Tag: Santa Cruz
On May 23, 2015, families and loved ones of people in solitary, community organizations and prisoner-class human rights advocates once again mobilized Statewide Coordinated Actions to End Solitary Confinement (SCATESC) throughout California and in Pennsylvania. Since the actions began on March 23, 2015, over 30 organizations – statewide, nationwide and worldwide – became co-sponsors, 45 endorsed, and the movement keeps growing.
Statewide Coordinated Actions to End Solitary Confinement (SCATESC) began March 23, 2015. Actions were held in California from San Diego to Arcata (Arcata-Eureka, Los Angeles, Oakland, San Diego, San Jose, Santa Cruz) and Philadelphia, Penn. Activists in more locations will be joining in on April 23 and the 23rd of each month. Below is a report from just one locality, Santa Cruz, which took a creative approach.
The same mindset that allows a police officer to summarily execute an innocent, unarmed Black person in the street is the same mindset that allows an officer to plant evidence and lie on the witness stand. It allows a judge to appoint a knowingly incompetent defense attorney, and it allows a prosecutor to withhold evidence, use false evidence, to overcharge and to discriminate with impunity.
Sin Barras organized the Cages Kill-Freedom Rally to save lives after six people locked up in the Santa Cruz County Jail have died since August 2012. The Jan. 24 rally was endorsed by a wide range of local, statewide, national, and international groups, demonstrating that murder and torture is happening in jails and prisons everywhere, not just in Santa Cruz. Stop the abuse and torture in the Santa Cruz County Jail and jails and prisons everywhere!
One year ago on July 8, 30,000 California prisoners refused meals and work assignments, beginning a 60-day hunger strike with the core demand of ending the state’s use of indefinite solitary confinement. This was the largest hunger strike in U.S. history, and it presented the deepest challenge yet to solitary by bringing national and international attention to a practice that has long been condemned by human rights groups as torture.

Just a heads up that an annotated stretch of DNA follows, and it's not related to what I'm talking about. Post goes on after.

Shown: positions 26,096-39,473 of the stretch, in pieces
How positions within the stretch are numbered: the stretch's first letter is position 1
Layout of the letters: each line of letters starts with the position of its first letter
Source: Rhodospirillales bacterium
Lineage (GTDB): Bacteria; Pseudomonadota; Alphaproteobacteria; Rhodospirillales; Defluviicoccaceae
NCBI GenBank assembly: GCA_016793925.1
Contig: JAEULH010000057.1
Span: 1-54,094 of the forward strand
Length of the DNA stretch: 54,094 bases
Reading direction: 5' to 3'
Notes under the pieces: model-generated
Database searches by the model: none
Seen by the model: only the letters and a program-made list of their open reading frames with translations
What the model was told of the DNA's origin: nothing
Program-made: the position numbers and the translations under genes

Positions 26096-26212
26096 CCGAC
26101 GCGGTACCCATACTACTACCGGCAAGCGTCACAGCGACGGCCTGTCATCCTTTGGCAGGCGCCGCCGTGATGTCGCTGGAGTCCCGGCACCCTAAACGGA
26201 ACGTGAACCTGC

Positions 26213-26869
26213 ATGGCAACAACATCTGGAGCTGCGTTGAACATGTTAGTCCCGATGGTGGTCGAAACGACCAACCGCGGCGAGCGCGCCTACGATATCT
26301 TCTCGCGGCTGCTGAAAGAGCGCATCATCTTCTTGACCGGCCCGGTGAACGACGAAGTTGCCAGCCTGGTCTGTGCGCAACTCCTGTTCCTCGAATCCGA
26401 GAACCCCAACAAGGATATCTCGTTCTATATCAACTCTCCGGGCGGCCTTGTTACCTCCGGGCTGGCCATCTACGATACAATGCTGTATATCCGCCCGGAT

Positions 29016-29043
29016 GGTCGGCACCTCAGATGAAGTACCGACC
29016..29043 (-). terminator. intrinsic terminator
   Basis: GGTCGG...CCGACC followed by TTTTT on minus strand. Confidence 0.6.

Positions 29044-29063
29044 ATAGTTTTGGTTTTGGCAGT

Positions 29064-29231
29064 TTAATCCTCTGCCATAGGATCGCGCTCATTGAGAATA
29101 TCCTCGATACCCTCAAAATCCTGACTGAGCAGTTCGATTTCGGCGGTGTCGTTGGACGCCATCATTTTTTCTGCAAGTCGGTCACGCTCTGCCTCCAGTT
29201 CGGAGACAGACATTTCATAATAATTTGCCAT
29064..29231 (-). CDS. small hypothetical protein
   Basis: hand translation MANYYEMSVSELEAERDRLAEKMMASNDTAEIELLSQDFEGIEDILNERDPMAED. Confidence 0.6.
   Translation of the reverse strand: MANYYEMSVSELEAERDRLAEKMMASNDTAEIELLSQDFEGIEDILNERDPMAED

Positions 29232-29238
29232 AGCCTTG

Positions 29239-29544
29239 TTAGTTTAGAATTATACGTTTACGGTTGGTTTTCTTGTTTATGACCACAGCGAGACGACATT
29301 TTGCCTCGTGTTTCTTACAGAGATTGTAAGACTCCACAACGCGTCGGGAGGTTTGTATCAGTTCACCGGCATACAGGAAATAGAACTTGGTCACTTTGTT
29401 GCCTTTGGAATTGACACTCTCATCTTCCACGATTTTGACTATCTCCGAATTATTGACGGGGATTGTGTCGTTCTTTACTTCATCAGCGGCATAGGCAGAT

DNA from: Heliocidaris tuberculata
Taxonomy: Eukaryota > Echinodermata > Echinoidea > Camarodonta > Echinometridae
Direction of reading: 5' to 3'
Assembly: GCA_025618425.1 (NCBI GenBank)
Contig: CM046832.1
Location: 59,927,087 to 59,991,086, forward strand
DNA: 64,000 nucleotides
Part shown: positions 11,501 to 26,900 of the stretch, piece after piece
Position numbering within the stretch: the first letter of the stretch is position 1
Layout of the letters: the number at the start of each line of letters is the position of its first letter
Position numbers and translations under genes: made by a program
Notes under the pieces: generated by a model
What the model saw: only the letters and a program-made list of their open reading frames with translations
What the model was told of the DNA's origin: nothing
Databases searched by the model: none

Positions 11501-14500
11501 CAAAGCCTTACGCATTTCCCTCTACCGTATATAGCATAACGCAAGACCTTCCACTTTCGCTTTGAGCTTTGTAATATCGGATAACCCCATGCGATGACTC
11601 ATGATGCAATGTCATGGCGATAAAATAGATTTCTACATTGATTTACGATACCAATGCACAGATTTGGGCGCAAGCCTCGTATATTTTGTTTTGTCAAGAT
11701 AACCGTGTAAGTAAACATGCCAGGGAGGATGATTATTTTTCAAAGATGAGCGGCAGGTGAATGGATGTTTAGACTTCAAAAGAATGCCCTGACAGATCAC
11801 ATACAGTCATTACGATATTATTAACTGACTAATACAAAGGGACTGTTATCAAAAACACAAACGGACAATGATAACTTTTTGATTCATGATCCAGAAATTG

California Assemblyman Tom Ammiano issued a statement Thursday urging CDCR to meet with prisoner hunger strike mediators and work toward meeting the prisoners’ demands. Prisoners throughout California have been on hunger strike for 25 days. Demonstrators demanded that the CDCR and governor negotiate with strikers immediately and end any and all retaliations against their protest.
As one contemplates whether to volunteer or not, just remember all the psychological torture and personal loss that each of us in these solitary confinement torture cells have already experienced for the past 20-30 years. And, more importantly, think of all those youngsters, maybe young relatives, who will take our places after we’re gone – for another 20-30 years – if this system is not changed at this time.
You cannot bury thousands of human beings under conditions that amount to torture – and you cannot leave it up to the torturer to establish the criteria for what constitutes torture. They never see anything wrong with what they do even when violating the law and the humanity of people. The STG policy makes it easier for CDCR to confine us to their dungeons.
On June 12, family members held a memorial for Derrick Gaines, a 15-year-old who was shot and killed by an officer with the South San Francisco Police Department on the evening of June 5. Police claim that Gaines, who was walking with a friend near an Arco gas station, was engaging in “suspicious behavior.”
U.S. babies are dying at an increased rate. While the United States spends billions on medical care, as of 2006, the U.S. ranked 28th in the world in infant mortality, more than twice that of the lowest ranked countries. The recent CDC Morbidity and Mortality Weekly Report indicates that in eight cities in the northwest U.S., infant mortality increased 35 percent in the 10 weeks after the Fukushima Nuclear Power Plant disaster.
From it's inception, the juvenile justice system has treated youth of color unfairly: When the first detention facility established a "colored section" in 1834, Black children were excluded from rehabilitation because it would be a "waste" of resources.
Transitioning from a prisoner number to an adult person expected to take on adult responsibilities can be overwhelming for many ex-inmates, particularly those who were incarcerated for long periods of time. Each day many of us will share space with someone who has spent a significant portion of his life in a cage. Every one of us should be concerned because these men and women are of us and will be returning to us, our communities, many to our own families.
The Frisco native and conscious rapper Sellassie has to be one of the hardest working men in independent Bay Area rap music. He has been a big promoter of unifying the Bay Area’s rappers and he has started a campaign against “house nigga” rap. He also hosts a regional up and coming artists’ showcase called “We All We Got.”
The first stop on the Ghetto to Gaza Speaking Tour was in Sacramento with the Hip Hop Congress at Capital Garage. The usual Wednesday event is their weekly open mic, but it was altered to feature M1’s experience in Cairo and Gaza. Then we went to East Oakland, San Francisco, Berkeley, West Oakland, San Jose, Santa Cruz and Sonoma.
Angela Davis called for a new movement to abolish what she called "the prison-industrial complex" in the U.S., which has become the largest jailer in the world. "Racism is directly responsible for the fact that the U.S. has become the great incarcerator."